Exploring Lisbon

Surprising. Welcoming. Friendly. Lisbon has it all going on.

The European equivalent of a “west coast vibe,” Lisbon exudes it. While we couldn’t escape the references to the earthquake and tsunami of 1755, which devastated the city, and required large portions to be completely rebuilt, the modern Lisbon exudes “stay a little longer.”

Belem

We stayed in the Belem, which is a neighborhood in western Lisbon where the royalty and the rich moved after the earthquake because of the relatively flat area and structurally-sound buildings. It is also the last place the explorers saw before venturing into the unknown out of the Tagus River and into the Atlantic Ocean where monsters lurk in the depths.

Belem is where the explorers prayed at the Monastery of Jerónimos, and waved goodbye to the Torre de Belem. It’s quite easy to forget these days that Portugal was a powerhouse in seafaring and world trade.

The Monastery of Jerónimos is the epitome of Manueline style (synonymous with Portuguese late Gothic), which is a Portuguese architectural style originating in the 16th century and corresponding with the Age of Discoveries. Manueline architecture combines maritime elements with discoveries from Africa, India, and South America. The style is named for King Manuel I. It is really unlike anything we’ve seen previously with the unusual combination of notable symbols. Next door is the amazing Maritime Museum, which tells the fantastic history of Portugal’s seafaring expeditions. A great lunch spot is the 14-seat Enoteca de Belem where you get the freshest seafood and local wine.

Nearby the Jerónimos Monastery is the Torre de Belem, a UNESCO World Heritage Site, which served as a part of Lisbon’s historical defenses from attack on the Tagus River. Since then its been a customs house and cultural center and now its a great place to hold hands, kiss, and watch the sun set.

Later that evening we went to Lisbon for dinner at Mini Bar, where local cuisine meets modern presentation, and the Chiado Wine Bar where Thomas provided us a late night tour of Portuguese wine over great conversation.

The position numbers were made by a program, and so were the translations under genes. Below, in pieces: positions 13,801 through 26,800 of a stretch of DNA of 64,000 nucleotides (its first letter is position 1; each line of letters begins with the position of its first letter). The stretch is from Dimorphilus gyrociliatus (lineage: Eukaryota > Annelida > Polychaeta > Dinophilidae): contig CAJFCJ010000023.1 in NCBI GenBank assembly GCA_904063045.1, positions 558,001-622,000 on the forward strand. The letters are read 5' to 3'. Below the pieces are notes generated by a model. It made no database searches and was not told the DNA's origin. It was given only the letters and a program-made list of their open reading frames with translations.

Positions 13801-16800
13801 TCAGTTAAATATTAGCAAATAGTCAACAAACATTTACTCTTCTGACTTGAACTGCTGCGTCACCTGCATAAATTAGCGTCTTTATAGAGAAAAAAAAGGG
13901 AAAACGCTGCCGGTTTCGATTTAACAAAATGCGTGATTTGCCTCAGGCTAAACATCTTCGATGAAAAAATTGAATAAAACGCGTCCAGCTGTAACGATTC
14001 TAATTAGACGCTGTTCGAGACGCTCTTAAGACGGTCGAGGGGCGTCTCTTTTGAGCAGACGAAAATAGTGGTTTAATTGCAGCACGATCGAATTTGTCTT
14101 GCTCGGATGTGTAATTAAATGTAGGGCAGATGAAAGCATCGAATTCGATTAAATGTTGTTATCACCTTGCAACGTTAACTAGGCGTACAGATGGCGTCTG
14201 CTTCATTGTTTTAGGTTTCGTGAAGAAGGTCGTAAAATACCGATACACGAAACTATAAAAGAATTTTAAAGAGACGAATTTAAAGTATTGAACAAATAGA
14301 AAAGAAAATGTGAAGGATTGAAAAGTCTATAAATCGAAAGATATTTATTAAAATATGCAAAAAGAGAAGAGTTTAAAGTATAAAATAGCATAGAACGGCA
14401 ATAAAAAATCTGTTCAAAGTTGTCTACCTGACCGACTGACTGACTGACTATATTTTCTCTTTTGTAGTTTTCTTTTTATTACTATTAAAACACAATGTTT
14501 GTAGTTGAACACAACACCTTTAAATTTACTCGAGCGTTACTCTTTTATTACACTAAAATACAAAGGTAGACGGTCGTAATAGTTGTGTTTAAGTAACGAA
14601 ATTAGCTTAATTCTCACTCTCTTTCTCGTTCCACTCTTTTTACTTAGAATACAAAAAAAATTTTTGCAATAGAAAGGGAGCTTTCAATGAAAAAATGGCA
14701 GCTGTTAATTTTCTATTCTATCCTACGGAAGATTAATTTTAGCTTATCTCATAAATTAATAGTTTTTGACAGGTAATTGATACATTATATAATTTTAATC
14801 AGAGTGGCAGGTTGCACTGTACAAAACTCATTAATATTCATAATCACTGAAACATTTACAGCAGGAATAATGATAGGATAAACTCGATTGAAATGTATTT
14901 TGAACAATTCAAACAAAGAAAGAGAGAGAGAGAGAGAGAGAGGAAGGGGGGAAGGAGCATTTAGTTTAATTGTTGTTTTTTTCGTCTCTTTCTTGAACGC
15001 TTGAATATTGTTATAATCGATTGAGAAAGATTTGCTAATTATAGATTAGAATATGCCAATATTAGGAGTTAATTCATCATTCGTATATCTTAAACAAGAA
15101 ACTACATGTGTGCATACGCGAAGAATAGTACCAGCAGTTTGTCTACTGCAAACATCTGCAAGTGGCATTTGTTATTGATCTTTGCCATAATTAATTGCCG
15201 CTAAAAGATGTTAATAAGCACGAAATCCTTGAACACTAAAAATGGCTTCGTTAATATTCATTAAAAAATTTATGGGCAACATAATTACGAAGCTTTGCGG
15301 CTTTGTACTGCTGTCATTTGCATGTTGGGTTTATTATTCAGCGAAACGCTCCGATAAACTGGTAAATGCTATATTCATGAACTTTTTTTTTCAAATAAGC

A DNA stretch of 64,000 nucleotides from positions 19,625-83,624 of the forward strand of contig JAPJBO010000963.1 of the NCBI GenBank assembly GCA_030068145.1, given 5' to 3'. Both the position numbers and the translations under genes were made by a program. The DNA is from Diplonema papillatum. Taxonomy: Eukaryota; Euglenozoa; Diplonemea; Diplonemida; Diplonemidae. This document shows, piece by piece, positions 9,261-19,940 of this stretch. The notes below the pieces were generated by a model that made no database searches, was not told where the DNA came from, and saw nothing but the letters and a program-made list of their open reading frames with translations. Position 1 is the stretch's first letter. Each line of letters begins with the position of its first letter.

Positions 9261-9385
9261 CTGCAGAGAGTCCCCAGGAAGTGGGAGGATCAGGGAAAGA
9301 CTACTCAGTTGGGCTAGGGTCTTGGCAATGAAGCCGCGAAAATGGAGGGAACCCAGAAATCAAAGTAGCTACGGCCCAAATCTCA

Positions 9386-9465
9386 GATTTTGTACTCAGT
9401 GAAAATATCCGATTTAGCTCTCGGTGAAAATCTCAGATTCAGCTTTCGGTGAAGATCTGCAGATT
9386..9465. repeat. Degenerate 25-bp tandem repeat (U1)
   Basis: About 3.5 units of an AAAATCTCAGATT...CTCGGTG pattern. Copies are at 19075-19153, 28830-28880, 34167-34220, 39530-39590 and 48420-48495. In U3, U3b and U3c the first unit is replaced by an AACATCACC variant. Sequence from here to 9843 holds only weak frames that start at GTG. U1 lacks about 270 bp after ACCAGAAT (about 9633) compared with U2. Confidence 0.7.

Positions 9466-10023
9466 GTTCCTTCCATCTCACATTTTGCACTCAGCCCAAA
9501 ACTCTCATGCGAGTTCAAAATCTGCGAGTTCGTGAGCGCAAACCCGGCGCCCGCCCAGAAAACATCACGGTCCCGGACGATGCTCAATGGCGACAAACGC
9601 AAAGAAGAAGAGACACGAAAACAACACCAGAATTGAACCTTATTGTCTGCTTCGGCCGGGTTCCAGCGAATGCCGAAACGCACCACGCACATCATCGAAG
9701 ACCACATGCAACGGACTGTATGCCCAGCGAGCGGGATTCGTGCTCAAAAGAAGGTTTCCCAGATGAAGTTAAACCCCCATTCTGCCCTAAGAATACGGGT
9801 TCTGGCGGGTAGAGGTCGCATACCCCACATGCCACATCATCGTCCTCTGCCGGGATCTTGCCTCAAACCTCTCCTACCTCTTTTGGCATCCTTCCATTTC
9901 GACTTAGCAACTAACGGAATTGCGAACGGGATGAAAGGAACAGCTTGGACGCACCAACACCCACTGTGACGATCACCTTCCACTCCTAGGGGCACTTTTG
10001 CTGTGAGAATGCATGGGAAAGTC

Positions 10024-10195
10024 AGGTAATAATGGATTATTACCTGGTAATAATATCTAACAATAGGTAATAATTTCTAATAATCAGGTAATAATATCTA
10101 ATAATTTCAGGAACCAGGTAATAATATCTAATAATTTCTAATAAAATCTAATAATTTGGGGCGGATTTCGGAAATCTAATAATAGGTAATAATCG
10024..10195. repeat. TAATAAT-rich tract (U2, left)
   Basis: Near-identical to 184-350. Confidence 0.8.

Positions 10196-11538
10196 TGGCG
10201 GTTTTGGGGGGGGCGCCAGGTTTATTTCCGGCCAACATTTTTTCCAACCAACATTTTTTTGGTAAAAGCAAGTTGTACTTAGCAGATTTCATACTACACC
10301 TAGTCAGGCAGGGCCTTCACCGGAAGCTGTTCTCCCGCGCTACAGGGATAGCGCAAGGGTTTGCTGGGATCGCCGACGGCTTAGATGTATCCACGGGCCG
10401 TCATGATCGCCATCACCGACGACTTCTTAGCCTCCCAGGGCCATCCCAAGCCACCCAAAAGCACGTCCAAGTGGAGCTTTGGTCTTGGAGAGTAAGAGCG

Saturday Stroll Through Lisbon’s Neighborhoods

A twenty-minute Jump electric bike ride following marked pathways alongside the Tagus River and under the 25 of April bridge (the twin of San Francisco’s Golden Gate) makes for a wonderful Saturday morning trip from Belem to central Lisbon. The alternative is a relatively cheap 5-7 Euro Uber ride. It was a gorgeous morning in early December so we opted for a ride. Sharing the pathways with joggers and families out for a stroll, we ended up at Time Out Lisbon, a massive indoor market hall that combines some of Lisbon’s most amazing food and drink in one place.

Having secured a fulsome lunch, we’re ready to explore the city starting with the Baixa. The Baixa was primarily constructed following the 1755 earthquake and represents one of the first examples of earthquake-resistant construction. The first prototypes were tested by marching soldiers to simulate an earthquake.

This part of town is a grid, but just up the hill is the Barrio Alto, which is steep and cobbled. There are three ways to get from the lower town to the upper town: (1) walk, (2) take the funicular, (3) take the elevator de Santa Justa and there is no wrong choice.

The views from the Barrio Alto make the trip up worthwhile, but so do the restaurants and the local bars, like Bairro de Avillez and Cervejaria Trindade in an old Monastery.

One of our most favorite parts of Lisbon are the tile sidewalks. The black and white basalt and limestone square bricks are set in patterns, with certain patterns being linked to specific neighborhoods.

Just down the street is one of the most spectacular places to experience a city sunset – the Convento do Carmo. Within the Convent are some amazing pieces of art and mummified bog people.

On the hill in eastern Lisbon is the Alfama; a neighborhood as rustic as it gets. Situated up a steep hillside, the tiny alley ways feel both like you’ve gone back in time as well as you are trespassing. Houses sit on top of houses and before you know it, you’re lost in a maze trying to find your way down. A “must try” in the Alfama is the famous ginjinha, which is essentially a sour cherry liquor sold in small hole-in-the-wall places along the walk.

For drinks and dinner, we went to the LX Factory, which is a hip new spot in Lisbon. A converted section of factories near the 25th of April bridge, the LX Factory has a rooftop deck, shops, and restaurants. Packed during the day, its a lovely place to spend a few hours on a Saturday night.

Further Afield: the coastal resort town of Cascais and the hillside seafood five-star meal at Monte Mar.

Dine: Peixaria da Esquina is a small corner seafood restaurant in a quiet Lisbon neighborhood.

Stay: Altis Belem Hotel and Spa, a boutique hotel with rooms opening out onto balconies overlooking the Tagus River.

Why We’ll Go Back: the people; we’ve never felt so much welcoming from locals in any other city we’ve been.

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